In total, 4 people were killed and 31 injured in the violent and bloody riot.

Chinese Middle Schools Riots

In the 1956 riots, Chinese middleschool students who subscribed to the communist ideology staged sit-ins and demonstrations, disrupted classes, and in effect shut their schools down.

Chinese Middle Schools Riots

The Chinese middle schools riots were a series of riots that broke out in the Singaporean Chinese community in Singapore in 1956, resulting in 13 people killed and more than 100 injured. In 1956, after Lim Yew Hock replaced David Marshall as Chief Minister of Singapore, he began to take tough measures to suppress communist activities with the support of the British Governor and Commissioner of Police.

In September, Lim Yew Hock deregistered and banned two pro-communist organizations: the Singapore Womens Association (SWA) and the Chinese Musical Gong Society. The Singapore Chinese Middle School Students Union (SCMSSU) was also dissolved.
In protest, students gathered and camped at Chung Cheng High School and The Chinese High School. They sat-in over the next two weeks, organising meetings and holding demonstrations. On October 24, the government issued an ultimatum that the schools be vacated. As the deadline approached, riots started at the Chinese High School and spread to other parts of the island.

Some nine hundred people were arrested, including Lim Chin Siong, Fong Swee Suan and Devan Nair. They were released in 1959 when the People's Action Party, led by Lee Kuan Yew, won the 1959 general election to form the government as Singapore gained self rule.

Road to Independence for Singapore

1948 : Singapores First Election (a Legislative Council was set up by the British with six elected members ) 1955 : Limited Self-government ( Legislative Coucil became Legislative Assembly :25 seats were elected and 7 were appointed) : Chief Ministers David Marshall, Lim Yew Hock 1959 : Full Self-government : Prime Minister Lee Kuan Yew 1963 : Singapore as part of independent Malaysia 1965 : Independent Singapore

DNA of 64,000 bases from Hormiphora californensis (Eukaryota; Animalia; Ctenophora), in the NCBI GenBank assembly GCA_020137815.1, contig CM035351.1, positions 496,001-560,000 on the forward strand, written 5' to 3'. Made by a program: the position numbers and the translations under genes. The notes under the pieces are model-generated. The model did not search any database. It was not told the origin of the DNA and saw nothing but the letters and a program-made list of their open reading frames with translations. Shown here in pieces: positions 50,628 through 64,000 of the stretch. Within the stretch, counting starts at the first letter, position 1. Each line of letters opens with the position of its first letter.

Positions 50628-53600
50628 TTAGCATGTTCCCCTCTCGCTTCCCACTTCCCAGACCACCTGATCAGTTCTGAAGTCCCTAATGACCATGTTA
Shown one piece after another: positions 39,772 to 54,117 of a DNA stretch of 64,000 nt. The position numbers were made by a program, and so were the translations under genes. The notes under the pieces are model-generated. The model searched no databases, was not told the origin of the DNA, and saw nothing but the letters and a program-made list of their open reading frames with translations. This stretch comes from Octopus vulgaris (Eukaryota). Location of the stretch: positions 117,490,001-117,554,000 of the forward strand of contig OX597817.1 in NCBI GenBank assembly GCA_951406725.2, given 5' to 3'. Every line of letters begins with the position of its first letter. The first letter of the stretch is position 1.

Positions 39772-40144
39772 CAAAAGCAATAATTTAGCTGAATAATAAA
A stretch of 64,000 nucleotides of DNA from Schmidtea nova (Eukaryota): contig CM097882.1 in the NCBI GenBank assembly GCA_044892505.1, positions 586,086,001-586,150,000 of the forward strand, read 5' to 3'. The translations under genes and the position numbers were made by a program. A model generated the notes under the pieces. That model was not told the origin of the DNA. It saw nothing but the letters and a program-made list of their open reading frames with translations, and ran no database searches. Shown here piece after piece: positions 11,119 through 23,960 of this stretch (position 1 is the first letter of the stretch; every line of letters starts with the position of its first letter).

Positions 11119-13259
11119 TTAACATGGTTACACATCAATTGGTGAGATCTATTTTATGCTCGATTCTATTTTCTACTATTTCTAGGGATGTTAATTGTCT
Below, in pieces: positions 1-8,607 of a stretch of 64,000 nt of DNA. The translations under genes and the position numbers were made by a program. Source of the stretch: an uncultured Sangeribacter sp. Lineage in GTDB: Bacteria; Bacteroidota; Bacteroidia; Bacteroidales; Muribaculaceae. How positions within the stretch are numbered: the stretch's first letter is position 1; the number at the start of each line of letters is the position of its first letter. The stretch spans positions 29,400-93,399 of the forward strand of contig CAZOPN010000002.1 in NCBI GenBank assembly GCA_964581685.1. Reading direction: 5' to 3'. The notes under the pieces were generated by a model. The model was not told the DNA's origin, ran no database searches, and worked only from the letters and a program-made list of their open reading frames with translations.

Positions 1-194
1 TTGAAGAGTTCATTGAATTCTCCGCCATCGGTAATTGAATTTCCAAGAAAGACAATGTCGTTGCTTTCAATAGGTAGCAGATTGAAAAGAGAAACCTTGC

Singapores First Election 1948

In April 1946, Singapore was separated from the Straits Settlements. From then on, it was ruled by a British governor, who was assisted by an Advisory Council. Members of the Advisory Council were nominated by the governor. No Singaporean had the chance to elect any of the members. There was NO democracy.
In 1948, a Legislative Council was set up by the British. This time, some six members were elected by the Singaporeans. (This was the first step towards democracy. The government only allowed those who were born in Singapore to vote. This prevented more than 200,000 people from voting because they were born outside Singapore).

Limited Self Government 1955

In 1955, Singapore gained limited self government. Singapore was still ruled by the Governor, but 25 local representatives were allowed to take charge of Health and Housing.

In the new form of government, the Legislative Council was replaced by the Legislative Assembly. Despite the change, the Governor remained as powerful as ever (25 seats were elected and 7 were appointed).
Since David Marshall's party had the most seats in the election, he became the Chief Minister. (The Labour Front won ten of the twentyfive seats and formed a coalition government with the UMNO-MCA Alliance)

In 1956, David Marshall led a group of politicians to London to make the request for full self government (Merdeka Talks). When British did not grant him his wish, the disappointed David Marshall stepped down as Chief Minister.

Legislative Assembly Election 1955

People Action Party PAP (formed in 1954) Lee Kuan Yew Labour Front David Marshell The Progressive Party, whose leaders had earned a reputation as the "Queen's Chinese" Democratic Party, which championed the causes of improved Chinese education, establishment of Chinese as an official language, and liberal citizenship terms for the China-born. UMNO-MCA Automatic registration of voters had increased the electorate from 76,000 in 1951 to more than 300,000. Election fever gripped Singapore during the month-long campaign, and the results of the April 2 contest sent shock waves as far as Britain, where it had been expected that the Progressive Party would win handily.